Are you aware that your credit score is crucial to your financial life? It affects your ability to get approved for loans or credit cards and the interest rates you get on them.

Understanding what makes up your credit score and its calculation is essential to ensure a better financial future.

Join us as we dive deep into the world of credit scores and uncover crucial tips to improve your credit score!

Analyzing Each Factor’s Contribution to Your Overall Score

credit score graph
  1. Payment history (35%): is the most significant aspect of your credit score, which reflects how consistently you have made timely payments for various accounts such as credit cards, installment loans, mortgages, etc. Late or missed payments can negatively impact this portion of your score.

  2. Credit utilization (30%): is the amount owed relative to available limits on revolving accounts like credit cards. Maintaining low balances and keeping utilization below 30% will contribute to this part of your FICO Score.

  3. Length of credit history (15%): considers the age of both open and closed accounts and their average age across all lines. A longer positive track record with managing debts responsibly contributes significantly towards building a good credit score.

  4. New inquiries (‘hard inquiries’) (10%): is an essential factor in calculating scores is the number of new credit lines applied for; multiple applications in a short period may appear risky to lenders. Too many hard inquiries in a short time can lead to lower existing limits and reject further requests, as borrowers seem desperate for additional funds.

  5. Credit mix (10%): evaluates the diversity of account types in your credit portfolio, such as installment loans, revolving accounts like credit cards, and mortgages. A healthy mix demonstrates that you can manage various forms of debt responsibly.

We will now discuss each factor that makes up a credit score in detail.

Payment History

This critical factor determines your creditworthiness, making it essential to maintain good payment habits.

What Is Payment History?

Payment history refers to how you have managed your credit accounts and loans over time. It includes information on whether you have made payments on time or missed any payments, how long overdue they were, and if any collections or legal actions were taken against you due to non-payment.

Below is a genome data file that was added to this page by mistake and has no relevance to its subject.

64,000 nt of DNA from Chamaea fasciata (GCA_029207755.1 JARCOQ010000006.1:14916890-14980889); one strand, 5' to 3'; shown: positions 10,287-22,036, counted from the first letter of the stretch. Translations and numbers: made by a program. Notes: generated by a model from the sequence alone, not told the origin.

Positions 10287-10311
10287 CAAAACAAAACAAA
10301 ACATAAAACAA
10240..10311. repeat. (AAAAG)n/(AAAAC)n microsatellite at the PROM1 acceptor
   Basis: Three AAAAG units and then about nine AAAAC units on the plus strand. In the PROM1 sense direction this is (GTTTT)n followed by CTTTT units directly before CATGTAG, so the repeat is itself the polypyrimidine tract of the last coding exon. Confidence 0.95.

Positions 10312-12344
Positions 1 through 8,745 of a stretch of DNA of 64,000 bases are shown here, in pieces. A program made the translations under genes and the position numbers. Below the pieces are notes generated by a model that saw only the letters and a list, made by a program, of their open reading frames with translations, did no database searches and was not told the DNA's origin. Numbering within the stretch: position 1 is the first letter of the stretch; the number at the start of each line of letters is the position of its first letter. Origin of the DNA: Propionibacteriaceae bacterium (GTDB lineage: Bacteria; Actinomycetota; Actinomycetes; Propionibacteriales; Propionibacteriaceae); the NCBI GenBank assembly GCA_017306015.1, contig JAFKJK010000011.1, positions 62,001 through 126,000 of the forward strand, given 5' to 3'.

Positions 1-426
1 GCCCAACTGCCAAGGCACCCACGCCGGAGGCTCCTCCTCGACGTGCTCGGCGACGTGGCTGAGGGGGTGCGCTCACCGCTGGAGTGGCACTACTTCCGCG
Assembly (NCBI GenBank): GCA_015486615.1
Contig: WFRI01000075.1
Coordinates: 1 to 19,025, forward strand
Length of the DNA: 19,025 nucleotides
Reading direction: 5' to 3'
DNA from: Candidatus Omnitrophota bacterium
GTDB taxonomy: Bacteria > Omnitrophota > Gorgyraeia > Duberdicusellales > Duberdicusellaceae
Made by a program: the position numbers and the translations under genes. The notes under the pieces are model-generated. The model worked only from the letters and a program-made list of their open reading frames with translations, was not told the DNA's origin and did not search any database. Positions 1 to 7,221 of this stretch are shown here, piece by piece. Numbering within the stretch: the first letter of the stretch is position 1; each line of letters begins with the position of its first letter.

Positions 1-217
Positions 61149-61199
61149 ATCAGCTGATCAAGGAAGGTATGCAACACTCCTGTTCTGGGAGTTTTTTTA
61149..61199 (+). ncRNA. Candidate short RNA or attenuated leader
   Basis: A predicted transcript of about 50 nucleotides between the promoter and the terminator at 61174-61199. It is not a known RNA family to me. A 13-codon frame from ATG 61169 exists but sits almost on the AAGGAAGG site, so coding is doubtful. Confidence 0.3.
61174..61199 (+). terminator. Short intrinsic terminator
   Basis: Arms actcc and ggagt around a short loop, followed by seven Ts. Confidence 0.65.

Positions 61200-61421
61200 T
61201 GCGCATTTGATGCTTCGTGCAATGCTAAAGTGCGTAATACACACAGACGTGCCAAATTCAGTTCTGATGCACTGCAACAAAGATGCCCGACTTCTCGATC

How Is Payment History Calculated?

The calculation of payment history considers several factors:

  • Past Due Accounts: If you have ever been late with a payment, it will negatively affect your credit score. The longer an account remains past due, the more severe its impact will be.

  • Collections & Charge-Offs: If an account goes into collection status or gets charged off as bad debt (meaning creditors don’t expect repayment), it can stay on your report for up to seven years from when reported as delinquent the first time.

  • Late Payments Frequency & Severity: If there are multiple late payments within a short period or a single very late payment (60 days+), this could severely damage one’s credit scores even though they have no other negative information on their file.

Tips To Improve Your Payment History

  1. Create A Budget: Creating a budget allows you to plan your expenses ahead of time so you can pay bills promptly without being late.

  2. Schedule Automatic Payments: Scheduling automatic payments ensures timely payments of bills without remembering the due date.

  3. Set Up Payment Reminders: Setting up payment reminders will help you keep track of your bills and avoid late payments.

Key Takeaway: Maintaining a good payment history is essential for building and maintaining a solid credit score. Paying your bills on time and avoiding collections or charge-offs can improve your chances of getting approved for loans with favorable terms.

Credit Utilization

Your utilization ratio is essential aspect lenders examine while granting loans.

Why Is Credit Utilization Important?

Lenders and creditors determine your credit utilization to indicate how well you manage debt. For example, maxing out all your cards or having a high balance on one card may signal that you need help managing debt or living beyond your means.

The general rule is to keep your overall credit utilization below 30%. So, for example, if all of your combined credit limits together equal $10,000, keeping balances below $3,000 will help maintain good scores.

How Is Credit Utilization Calculated?

  • Add up all outstanding balances across each account

  • Add up all maximum amounts allowed for borrowing (credit limit) from each account

  • Divide outstanding balances by the maximum amounts allowed for borrowing (credit limit)